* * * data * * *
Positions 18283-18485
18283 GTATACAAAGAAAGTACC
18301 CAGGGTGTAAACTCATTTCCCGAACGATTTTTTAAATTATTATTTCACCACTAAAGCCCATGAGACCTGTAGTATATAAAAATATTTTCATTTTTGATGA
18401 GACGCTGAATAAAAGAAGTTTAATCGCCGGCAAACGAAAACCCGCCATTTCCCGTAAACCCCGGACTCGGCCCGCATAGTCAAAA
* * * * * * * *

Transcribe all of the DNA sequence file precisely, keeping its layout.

Positions 18283-18485
18283 GTATACAAAGAAAGTACC
18301 CAGGGTGTAAACTCATTTCCCGAACGATTTTTTAAATTATTATTTCACCACTAAAGCCCATGAGACCTGTAGTATATAAAAATATTTTCATTTTTGATGA
18401 GACGCTGAATAAAAGAAGTTTAATCGCCGGCAAACGAAAACCCGCCATTTCCCGTAAACCCCGGACTCGGCCCGCATAGTCAAAA